Tuesday, September 10, 2013

Looking back

Yesterday I taught a class at a meeting of the Cape Cod chapter of the American Needlepoint Guild on how to stitch skies using the technique of needle-blending.  I had the most wonderful time, working with a group of very talented stitchers eager to try something new to them.  The experience led me to think back on my 16 years of stitching lighthouses, and the various ways I've handled the sky behind them over the years.  To the left is my first model of Cape Cod lighthouse in Truro, Massachusetts.  I had a lot of blue to stitch and thought, at the time, "Better use a pattern stitch to fill in all that blue."  Try again!
In 2002, I started adapting some of my lighthouse designs for use as inserts in Sudberry House bookends.  Pictured right is Camden Island lighthouse in Maine.  I started layering the skies, using gradual shading of DMC floss in a random pattern of basketweave.  Notice that I didn't "cut in" the values of blue--there's a definite line showing between the layers.

That same year, I tried something different for a Sudberry House pencil box insert of Portland Head lighthouse in Maine.  I was still basketweaving the sky with gradual values of DMC blue floss, but VERY randomly to incorporate clouds in the sky.  Yes, it looked realistic--my youngest son tried to convince me I should stitch all my skies that way!--but it was virtually impossible to duplicate from one lighthouse to the next.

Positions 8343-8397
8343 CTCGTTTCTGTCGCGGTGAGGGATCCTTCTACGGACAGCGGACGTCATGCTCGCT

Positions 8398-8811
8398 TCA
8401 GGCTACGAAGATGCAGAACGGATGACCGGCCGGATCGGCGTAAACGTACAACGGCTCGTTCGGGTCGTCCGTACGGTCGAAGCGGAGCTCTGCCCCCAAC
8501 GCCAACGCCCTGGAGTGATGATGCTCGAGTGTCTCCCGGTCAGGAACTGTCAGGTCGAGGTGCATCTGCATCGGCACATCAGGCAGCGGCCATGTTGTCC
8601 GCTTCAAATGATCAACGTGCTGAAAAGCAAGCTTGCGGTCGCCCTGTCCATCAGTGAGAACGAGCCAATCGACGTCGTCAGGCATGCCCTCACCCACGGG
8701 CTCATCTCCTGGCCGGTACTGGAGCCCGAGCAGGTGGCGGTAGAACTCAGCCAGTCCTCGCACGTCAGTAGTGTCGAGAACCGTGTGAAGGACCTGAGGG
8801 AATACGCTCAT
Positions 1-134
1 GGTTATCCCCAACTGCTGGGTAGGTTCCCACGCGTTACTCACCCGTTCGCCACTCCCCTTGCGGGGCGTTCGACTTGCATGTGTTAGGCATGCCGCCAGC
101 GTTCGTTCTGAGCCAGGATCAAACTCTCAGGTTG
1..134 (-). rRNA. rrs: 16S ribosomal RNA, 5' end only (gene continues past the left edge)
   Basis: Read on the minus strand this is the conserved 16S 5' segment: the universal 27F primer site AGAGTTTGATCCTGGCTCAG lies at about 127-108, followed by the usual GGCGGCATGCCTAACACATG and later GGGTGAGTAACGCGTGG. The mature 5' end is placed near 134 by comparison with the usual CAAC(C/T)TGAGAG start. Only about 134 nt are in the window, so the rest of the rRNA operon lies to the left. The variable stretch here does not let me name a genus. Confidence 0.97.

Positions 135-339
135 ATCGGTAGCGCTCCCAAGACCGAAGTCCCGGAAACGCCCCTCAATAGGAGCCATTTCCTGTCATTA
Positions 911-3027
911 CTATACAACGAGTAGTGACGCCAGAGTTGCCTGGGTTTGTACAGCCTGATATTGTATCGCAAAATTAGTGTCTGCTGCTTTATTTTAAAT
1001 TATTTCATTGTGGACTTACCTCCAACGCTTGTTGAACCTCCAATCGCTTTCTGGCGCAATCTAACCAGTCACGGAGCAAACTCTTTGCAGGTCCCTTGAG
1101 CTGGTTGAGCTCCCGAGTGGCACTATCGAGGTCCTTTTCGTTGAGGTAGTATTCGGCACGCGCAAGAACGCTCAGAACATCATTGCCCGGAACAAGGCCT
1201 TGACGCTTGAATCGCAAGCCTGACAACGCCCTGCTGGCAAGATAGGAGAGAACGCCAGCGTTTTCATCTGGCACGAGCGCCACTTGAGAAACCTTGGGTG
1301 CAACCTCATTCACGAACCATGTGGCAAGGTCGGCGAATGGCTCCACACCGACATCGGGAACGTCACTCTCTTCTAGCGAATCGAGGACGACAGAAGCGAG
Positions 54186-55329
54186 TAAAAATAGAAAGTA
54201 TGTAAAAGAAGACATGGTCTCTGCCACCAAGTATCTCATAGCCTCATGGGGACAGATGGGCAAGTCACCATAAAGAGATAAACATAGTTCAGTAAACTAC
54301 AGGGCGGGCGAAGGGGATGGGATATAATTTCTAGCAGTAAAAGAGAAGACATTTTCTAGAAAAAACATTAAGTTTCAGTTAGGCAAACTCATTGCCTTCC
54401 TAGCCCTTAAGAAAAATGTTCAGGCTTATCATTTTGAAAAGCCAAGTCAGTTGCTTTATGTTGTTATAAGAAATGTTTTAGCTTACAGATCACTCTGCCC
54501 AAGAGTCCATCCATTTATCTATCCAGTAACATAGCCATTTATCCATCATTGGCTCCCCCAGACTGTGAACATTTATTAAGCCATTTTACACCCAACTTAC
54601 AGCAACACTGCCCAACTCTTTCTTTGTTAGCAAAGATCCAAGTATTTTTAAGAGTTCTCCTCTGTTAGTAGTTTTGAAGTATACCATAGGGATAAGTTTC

Ten years later, with the ins and outs of the needle-blending technique
under my belt, I stitched East Chop lighthouse on Martha's Vineyard,
Massachusetts, with a foggy sky. (Photo right.) It was one of the lighthouse canvases
members of the Cape Cod chapter worked on yesterday.  Is it realistic?
Absolutely!  I copied the details line by line from a photo my youngest son
had taken for me when he visited the island on a foggy day.  Can I duplicate
the look?  Definitely--I've done so since with other lighthouses.  And by
using the same "foggy sky" recipe with the canvas turned upside down, I've created "gloomy" skies, too.

You may be saying to yourself right now, "All these skies were stitched in basketweave and that's just boring!"  Well, not boring to me.  I've seen simple skies and extremely complicated skies filled with patterned stitches that made me want to cringe.  I've always held that the background should stay IN the background without being boring.  You have to admit that a simple sky with the twist provided by needle-blending keeps the subject of the canvas--the lighthouse itself--in center stage.

1 comment:

Needle Nicely said...

So much for thinking, "It's just the background. Ho, hum"

Glad the class went well.